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Venice Biennale: discover the French Pavilion of Laure Prouvost


Laure Prouvost perhaps the most British of French artists - or the most French of British artists. Either way, the French-born, London-based Turner Prize winner will be representing France this year at the Venice Biennale, under the curatorship of Martha Kirszenbaum.

As I write this, I try to remember the first time I met Laure Provoust, but I can’t. When I called her to discuss her project for the French Pavilion at the 2019 Venice Biennale, I was so happy to hear her voice – soft, low, calming, and authoritative, it instantly soothes me. I could listen to her for hours.









To develop her project for the French Pavilion, Laure took a road trip from Croix, where she was born, to Venice, and made a film along the way – Deep Blue Sea Surrouding You/Vois ce bleu profond te fondre. She collected 12 people of different ages and backgrounds, each of whom had a special talent – e.g. magic, dance, music – to create a sort of travelling circus, and also co-wrote a multi-lingual script. The idea of taking a journey, of searching for something or someone, and of mixing reality with fiction, have evolved in Laure’s previous work.

Blouse, CHLOÉ. Shirt and trousers, ACNE STUDIOS. Shoes, REPETTO.

Laure describes her vision of this journey as “a trip to our unconscious. With the help of our brains in our tentacles, we dig tunnels to the past and the future towards Venice. Let’s follow the light.” Deep Blue Sea will consider the formation of identity, from the concept of a national identity, to a place of no identity – where language, and its appropriation and misappropriation, lead to disconnection and misunderstanding. Laure was equally inspired by Venice, a group of watery islands that are gradually sinking into the ocean. Laure envisions the exhibition as the body of an octopus, a metaphor for the origins of the planet, immersing viewers in the stomach of an unknown creature in order to find out who we are. The sea, of course, is a quintessential metaphor for the unconscious, one of the few places on Earth that remains truly uncharted. The question of identity – how it is formed, both consciously and unconsciously, how it is expressed, how it is viewed by others, what it means to be another, or the other – is also fundamental to Deep Blue Sea, which quite pointedly asks, “What does it mean to represent a nation?”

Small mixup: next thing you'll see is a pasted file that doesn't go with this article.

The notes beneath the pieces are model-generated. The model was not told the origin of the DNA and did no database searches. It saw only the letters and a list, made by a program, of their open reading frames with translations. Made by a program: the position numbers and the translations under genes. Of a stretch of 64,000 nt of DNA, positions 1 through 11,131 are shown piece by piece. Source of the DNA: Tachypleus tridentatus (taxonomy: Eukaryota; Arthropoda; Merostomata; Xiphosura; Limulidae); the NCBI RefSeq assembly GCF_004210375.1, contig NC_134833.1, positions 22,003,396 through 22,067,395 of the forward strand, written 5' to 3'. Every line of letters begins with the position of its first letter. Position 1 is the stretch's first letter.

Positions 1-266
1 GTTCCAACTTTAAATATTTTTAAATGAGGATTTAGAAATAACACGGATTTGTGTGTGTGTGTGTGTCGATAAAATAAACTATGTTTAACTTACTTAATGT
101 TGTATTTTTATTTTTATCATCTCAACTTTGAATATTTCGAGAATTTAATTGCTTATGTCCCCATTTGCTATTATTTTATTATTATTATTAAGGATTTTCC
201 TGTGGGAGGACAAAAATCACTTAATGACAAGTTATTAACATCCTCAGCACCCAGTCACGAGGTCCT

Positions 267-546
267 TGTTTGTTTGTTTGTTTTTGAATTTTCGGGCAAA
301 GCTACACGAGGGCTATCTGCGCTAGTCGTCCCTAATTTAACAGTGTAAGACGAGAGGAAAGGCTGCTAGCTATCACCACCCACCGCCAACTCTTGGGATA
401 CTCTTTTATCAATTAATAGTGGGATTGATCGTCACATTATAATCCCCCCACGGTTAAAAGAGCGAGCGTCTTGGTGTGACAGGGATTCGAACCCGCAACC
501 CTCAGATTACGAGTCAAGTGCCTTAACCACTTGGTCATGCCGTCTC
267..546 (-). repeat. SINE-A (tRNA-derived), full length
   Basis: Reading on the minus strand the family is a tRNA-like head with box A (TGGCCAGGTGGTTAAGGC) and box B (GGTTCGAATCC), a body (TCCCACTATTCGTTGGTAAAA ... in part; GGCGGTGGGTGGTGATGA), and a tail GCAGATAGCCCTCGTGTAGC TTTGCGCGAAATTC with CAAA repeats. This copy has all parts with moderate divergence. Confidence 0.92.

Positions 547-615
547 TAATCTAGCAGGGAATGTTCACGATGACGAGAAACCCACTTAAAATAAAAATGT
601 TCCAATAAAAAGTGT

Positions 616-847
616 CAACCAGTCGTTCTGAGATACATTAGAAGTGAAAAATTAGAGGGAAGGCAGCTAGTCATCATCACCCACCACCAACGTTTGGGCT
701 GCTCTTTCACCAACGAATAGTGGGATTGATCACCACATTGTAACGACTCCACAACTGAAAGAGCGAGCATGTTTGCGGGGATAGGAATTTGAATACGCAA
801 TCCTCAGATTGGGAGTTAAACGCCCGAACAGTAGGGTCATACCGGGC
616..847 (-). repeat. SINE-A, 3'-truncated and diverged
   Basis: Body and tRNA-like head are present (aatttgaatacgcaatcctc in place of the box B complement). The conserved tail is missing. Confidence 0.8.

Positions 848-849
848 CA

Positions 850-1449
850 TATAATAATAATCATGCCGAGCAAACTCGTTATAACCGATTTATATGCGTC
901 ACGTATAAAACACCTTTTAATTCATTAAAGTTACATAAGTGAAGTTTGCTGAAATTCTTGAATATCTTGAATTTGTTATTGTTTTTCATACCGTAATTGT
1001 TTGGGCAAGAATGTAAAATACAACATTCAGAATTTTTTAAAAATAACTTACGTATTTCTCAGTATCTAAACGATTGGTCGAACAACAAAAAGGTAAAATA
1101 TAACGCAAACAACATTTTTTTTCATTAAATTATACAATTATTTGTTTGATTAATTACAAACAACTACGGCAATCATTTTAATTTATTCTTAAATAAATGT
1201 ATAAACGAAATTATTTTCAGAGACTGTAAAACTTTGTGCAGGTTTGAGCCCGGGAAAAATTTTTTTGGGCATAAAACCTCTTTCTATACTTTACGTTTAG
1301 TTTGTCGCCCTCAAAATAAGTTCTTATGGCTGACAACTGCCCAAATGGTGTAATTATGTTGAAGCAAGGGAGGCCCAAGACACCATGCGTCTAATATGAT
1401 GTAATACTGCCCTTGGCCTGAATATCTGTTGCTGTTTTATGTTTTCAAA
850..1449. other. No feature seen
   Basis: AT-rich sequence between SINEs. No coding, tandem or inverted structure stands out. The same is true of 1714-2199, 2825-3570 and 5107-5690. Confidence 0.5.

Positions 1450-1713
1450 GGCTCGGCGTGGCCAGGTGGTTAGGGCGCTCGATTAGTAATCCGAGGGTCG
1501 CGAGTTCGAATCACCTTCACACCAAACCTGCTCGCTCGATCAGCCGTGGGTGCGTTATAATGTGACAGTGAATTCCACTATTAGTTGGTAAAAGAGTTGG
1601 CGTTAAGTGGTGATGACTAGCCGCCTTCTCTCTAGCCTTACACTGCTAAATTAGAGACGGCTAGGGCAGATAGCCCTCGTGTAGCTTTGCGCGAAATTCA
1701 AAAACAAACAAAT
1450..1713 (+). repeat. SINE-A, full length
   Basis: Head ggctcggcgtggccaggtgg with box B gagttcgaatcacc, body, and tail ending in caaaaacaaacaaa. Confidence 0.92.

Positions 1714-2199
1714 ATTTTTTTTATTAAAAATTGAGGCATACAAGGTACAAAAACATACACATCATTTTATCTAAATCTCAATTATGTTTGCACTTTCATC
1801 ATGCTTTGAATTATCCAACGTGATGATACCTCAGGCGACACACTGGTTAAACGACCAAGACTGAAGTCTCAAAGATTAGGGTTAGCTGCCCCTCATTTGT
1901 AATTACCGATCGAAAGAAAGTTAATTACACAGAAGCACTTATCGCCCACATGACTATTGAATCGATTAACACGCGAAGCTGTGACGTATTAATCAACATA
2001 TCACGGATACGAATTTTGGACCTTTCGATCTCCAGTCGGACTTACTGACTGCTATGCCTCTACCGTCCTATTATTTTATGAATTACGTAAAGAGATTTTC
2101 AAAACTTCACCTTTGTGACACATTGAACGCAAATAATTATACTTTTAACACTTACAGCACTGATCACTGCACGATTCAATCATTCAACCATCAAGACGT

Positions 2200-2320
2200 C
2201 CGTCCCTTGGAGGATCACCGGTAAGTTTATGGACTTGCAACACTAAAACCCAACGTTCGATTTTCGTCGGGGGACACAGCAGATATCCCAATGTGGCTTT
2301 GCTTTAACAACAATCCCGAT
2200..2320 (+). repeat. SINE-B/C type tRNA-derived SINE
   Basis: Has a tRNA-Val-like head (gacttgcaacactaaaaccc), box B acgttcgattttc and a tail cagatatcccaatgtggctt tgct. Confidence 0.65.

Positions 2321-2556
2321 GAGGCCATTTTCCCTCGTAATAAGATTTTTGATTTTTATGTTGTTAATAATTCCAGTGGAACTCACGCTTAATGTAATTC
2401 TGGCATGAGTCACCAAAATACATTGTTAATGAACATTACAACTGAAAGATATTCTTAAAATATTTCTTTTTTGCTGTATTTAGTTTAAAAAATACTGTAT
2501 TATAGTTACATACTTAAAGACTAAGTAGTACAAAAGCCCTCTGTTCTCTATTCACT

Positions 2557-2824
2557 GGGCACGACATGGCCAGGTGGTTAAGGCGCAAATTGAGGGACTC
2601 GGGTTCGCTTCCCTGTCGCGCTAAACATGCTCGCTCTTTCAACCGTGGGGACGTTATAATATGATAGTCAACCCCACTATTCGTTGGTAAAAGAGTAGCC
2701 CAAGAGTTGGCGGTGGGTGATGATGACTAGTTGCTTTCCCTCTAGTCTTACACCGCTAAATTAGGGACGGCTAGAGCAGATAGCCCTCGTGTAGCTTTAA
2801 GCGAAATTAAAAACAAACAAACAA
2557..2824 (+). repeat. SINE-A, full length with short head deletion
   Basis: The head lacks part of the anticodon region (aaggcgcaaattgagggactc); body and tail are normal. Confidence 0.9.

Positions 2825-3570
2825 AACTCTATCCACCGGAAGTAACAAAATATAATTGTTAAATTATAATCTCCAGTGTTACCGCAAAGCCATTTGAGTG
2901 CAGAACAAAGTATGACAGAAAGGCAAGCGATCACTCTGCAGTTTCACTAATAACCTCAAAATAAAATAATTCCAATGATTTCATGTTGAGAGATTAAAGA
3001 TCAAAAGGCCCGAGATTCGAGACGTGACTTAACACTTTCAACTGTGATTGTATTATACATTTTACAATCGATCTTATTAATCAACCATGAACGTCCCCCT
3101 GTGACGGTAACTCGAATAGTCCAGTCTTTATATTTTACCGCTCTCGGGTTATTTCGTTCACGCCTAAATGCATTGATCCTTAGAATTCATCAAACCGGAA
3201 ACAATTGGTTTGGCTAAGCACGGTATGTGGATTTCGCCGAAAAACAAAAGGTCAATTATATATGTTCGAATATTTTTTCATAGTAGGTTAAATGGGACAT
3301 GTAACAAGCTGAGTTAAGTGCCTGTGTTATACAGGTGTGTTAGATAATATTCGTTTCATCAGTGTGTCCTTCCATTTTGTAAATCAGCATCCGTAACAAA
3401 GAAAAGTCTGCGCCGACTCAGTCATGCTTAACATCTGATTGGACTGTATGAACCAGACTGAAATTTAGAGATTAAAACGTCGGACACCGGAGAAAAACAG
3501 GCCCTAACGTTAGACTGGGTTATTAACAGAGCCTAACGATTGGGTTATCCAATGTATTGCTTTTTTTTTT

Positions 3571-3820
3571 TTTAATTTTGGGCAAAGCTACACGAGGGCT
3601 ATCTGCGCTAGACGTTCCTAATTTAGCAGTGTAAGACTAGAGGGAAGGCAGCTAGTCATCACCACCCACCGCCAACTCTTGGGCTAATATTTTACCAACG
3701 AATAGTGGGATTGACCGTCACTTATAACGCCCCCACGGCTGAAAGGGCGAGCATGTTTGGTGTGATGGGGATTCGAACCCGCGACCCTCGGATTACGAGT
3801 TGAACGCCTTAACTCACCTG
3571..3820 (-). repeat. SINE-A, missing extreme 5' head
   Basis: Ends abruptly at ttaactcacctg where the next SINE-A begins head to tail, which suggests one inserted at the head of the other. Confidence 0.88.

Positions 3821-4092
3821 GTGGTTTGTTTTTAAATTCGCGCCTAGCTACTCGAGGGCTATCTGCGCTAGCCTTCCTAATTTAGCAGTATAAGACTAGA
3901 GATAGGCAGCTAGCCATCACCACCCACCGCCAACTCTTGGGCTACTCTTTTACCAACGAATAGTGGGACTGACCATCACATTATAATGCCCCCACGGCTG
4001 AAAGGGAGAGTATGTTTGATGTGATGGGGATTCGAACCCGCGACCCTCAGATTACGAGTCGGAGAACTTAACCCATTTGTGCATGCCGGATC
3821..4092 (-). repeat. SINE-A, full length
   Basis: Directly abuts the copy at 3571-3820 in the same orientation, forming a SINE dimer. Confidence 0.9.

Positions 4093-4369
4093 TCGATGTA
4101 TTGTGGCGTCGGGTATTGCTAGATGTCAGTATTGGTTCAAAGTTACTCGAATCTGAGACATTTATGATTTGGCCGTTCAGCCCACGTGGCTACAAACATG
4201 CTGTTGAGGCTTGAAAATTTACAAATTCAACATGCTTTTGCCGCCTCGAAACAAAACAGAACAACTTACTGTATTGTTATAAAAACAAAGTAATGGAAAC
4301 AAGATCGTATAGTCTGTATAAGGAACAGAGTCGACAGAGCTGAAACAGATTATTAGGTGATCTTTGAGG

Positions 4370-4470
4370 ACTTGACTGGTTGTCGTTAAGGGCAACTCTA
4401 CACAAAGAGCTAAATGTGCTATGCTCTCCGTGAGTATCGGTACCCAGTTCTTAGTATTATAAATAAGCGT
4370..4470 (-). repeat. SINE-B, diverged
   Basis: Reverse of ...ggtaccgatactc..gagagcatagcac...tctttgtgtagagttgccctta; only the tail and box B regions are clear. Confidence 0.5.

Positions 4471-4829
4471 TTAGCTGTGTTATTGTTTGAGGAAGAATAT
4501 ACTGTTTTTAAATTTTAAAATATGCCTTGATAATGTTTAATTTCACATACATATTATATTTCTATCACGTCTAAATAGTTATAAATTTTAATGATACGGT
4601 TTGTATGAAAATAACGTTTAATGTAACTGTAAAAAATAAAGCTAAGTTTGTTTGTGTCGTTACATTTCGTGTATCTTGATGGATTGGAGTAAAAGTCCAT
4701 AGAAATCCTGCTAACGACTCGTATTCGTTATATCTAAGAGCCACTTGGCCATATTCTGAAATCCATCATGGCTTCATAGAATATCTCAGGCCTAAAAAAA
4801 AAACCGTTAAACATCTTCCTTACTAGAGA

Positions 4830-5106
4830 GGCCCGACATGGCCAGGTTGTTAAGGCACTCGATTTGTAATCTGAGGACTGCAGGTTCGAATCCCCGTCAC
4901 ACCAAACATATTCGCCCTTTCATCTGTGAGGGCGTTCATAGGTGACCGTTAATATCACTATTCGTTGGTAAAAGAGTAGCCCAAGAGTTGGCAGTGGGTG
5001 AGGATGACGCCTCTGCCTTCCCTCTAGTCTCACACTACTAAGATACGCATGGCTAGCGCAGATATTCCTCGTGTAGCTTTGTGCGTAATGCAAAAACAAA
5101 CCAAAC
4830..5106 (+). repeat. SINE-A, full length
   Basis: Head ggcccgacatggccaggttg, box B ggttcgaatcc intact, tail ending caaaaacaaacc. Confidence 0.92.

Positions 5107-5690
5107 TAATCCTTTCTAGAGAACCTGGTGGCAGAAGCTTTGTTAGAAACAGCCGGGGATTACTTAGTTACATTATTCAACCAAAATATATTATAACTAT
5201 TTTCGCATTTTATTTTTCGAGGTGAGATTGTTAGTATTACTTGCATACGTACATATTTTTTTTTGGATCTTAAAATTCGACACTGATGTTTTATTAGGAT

Raymond Queneau’s 1947 novel Exercices de style recounts the simple tale of a man taking a bus journey 99 times, and each time the story is told in a different style. Most of us take the same journeys very regularly – to work, to school, to university, to the shops. We walk down the same roads, take the same trains, go to the same grocery store, and repeat the same things over and over again. The overall experience might appear the same on the surface, but the minutiae of what is seen and felt are entirely different every time. Laure has described the impetus to make Deep Blue Sea as a wish to try and understand ourselves better. Yet will we understand ourselves better by remaining in familiar territory or by travelling somewhere else? Will we escape ourselves through travel, or will we arrive only to realize that we’re the product of where we came from? Although she often uses everyday behaviours and objects, Laure’s work has a fairy-tale quality: the stories are often fantastical in nature, as if the protagonists are seeking a treasure at the end of the rainbow, the mirage across the desert, a cottage made of candy – some kind of radical transformation at their journey’s conclusion.









Like me, and like many people, Laure is searching for something. But, like me, and like many people, she doesn’t quite know what it is, which makes it impossible to actually find. Each time she discovers or learns something new, she quickly realizes that she’s misunderstood it – that its surface, image, letters or sound are not what they initially appear. And each time she realizes this, she pushes through the image to find what’s behind it, rearranges the letters to see what they reveal, and whispers the words out loud to hear their secrets. Laure described her idea for Deep Blue Sea Surrounding You/Vois ce bleu profond te fondre as being entirely about the journey that took place to make it – one which, like my volcano ascent, has no climax, nor tangible ending, but is ultimately about the experience of being with other people along the way.


Deep See Blue Surrounding You/Vois ce bleu profond te fondre, May 11 to November 24, French Pavilion, Venice Biennale.

Blouse, CHLOÉ. Shirt and trousers, ACNE STUDIOS.

Dress, LOEWE. Shoes, REPETTO. Direction: Samuel François. Assistant of direction: Ewa Kluczenko. Production: Kerry Danson and Zuzana Kostolanska at Art Partner. Local production: Carlo Paterno at Amazed by.